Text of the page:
Property-lending growth hits 40-year low

By Gerv Tacadena

The slowdown in credit growth continued after the conclusion of the federal election, with housing credit growing by only 3.7% in the year to May.

The slowdown in credit growth continued after the conclusion of the federal election, with housing credit growing by only 3.7% in the year to May — the slowest annual growth rate recorded since 1976, figures from the Reserve Bank of Australia show.

Property financing for investors grew by 0.5%, hitting an all-time low. The growth in investor loans remained flat for the fifth consecutive month.

Owner-occupier financing growth also slowed in the month to 0.3%, while in annual terms, it registered a 5.3% increase, the weakest since June 2015.

Experts believe that the housing downturn and the tight lending rules have dampened the interest of many property investors, causing them to put their purchase plans on the backburner.

However, they also believe that the signs of possible rate cuts later this year and the Australian Prudential Regulation Authority's proposals to ease lending rules could provide some relief in the lending market.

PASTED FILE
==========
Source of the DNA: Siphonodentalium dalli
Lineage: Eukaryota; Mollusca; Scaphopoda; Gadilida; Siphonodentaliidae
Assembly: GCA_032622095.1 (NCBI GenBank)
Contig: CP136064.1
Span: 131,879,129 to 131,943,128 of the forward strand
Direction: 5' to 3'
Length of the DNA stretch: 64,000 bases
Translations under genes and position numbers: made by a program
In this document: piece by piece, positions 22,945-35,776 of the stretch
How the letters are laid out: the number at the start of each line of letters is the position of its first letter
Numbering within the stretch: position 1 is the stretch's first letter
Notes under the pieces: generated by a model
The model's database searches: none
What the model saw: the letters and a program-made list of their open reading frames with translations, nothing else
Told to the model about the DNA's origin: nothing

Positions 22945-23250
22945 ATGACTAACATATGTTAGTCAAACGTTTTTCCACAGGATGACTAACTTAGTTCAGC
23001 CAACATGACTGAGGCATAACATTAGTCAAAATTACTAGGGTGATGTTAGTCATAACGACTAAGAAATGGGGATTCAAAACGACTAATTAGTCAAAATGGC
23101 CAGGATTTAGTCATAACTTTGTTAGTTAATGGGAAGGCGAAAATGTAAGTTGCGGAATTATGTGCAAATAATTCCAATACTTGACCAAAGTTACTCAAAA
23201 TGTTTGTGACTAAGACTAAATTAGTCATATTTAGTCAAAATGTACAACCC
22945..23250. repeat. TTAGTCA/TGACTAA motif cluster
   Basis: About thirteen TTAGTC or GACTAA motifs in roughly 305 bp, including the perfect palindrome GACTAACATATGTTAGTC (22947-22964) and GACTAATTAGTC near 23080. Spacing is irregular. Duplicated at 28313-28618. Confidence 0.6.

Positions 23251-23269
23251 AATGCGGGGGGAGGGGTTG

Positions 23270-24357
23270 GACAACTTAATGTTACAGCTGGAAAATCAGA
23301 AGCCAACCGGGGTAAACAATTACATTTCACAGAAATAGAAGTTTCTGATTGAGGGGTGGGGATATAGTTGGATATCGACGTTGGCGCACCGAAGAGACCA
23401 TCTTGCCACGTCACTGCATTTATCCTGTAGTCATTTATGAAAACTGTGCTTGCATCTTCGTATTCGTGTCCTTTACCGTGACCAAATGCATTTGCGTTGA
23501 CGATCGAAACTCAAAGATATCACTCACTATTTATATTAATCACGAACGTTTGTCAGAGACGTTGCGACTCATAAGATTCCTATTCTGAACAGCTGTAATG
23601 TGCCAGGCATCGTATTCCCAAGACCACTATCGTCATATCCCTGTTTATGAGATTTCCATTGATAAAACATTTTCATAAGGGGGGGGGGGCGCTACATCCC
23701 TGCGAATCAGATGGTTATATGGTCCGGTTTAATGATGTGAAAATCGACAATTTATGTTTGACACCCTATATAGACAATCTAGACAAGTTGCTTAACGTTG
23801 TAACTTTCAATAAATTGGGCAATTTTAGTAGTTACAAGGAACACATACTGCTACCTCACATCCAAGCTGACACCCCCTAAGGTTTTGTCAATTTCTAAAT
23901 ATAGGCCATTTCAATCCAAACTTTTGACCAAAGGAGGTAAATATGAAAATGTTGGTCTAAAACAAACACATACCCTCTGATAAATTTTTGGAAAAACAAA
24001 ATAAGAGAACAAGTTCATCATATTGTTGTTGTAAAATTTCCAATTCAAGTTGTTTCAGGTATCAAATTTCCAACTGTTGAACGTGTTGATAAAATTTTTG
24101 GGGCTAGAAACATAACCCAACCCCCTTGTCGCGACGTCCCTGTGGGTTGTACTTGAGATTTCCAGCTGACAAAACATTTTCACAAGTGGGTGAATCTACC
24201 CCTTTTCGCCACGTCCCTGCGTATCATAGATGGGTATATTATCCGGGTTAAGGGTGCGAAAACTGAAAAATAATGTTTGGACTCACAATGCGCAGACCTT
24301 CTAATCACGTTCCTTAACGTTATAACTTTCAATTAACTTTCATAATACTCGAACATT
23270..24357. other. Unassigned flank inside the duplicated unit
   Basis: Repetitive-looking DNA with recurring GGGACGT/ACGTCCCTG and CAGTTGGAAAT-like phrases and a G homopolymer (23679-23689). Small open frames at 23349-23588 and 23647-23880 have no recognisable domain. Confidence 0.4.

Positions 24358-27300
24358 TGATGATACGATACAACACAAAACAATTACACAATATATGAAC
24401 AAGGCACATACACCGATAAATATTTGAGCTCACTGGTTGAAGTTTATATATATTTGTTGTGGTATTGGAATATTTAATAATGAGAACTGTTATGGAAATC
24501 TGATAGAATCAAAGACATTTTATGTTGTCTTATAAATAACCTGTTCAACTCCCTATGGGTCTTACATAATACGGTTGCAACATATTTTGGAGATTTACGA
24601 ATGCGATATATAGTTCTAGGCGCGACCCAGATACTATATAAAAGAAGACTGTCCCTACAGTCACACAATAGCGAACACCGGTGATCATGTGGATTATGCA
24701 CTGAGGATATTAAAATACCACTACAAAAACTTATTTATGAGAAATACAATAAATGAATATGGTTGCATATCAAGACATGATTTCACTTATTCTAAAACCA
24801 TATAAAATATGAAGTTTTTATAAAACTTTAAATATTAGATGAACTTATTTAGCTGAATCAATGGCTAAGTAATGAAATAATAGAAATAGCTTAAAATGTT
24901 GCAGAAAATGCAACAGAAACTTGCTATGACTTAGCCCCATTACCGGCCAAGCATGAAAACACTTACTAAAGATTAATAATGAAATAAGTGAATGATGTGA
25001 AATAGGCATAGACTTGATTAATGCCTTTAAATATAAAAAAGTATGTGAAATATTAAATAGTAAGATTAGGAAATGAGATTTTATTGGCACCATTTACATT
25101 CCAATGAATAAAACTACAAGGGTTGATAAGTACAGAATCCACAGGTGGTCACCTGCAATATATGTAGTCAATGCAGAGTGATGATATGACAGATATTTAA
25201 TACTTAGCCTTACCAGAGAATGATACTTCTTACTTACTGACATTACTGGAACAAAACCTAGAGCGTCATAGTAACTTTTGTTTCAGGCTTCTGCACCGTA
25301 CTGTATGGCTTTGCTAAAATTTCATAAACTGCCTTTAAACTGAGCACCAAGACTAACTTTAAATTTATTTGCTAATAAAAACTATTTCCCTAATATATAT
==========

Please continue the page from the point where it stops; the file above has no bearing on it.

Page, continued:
"Although a disappointing monthly result for housing credit, we still see housing credit improving later this year as the impacts of further anticipated rate cuts and changes to the mortgage affordability floor start to have an effect," ANZ researcher Hayden Dimes told The Sydney Morning Herald.

Other experts, however, are not so optimistic about the boost APRA's proposals could provide.

"In our view, housing credit is stabilising at low levels, but we don't expect an acceleration following APRA's easing of interest servicing buffers, given the distribution of buyers satisfying all relevant lending criteria hasn't changed," JP Morgan analyst Ben Jarman told the Herald.

Overall credit in Australia grew by 0.16% in May, the softest it has been since the start of 2013. While loans issued to businesses registered a 0.1% growth in May, personal credit recorded a decline of 0.6%.

The loss of momentum in the broader economy might likely affect business conditions, resulting in a dampened demand for credit, St. George economist Janu Chan told AAP.

"A deterioration in business conditions since the middle of last year appears to be now translating into softer growth in credit," she said.

More Mortgage News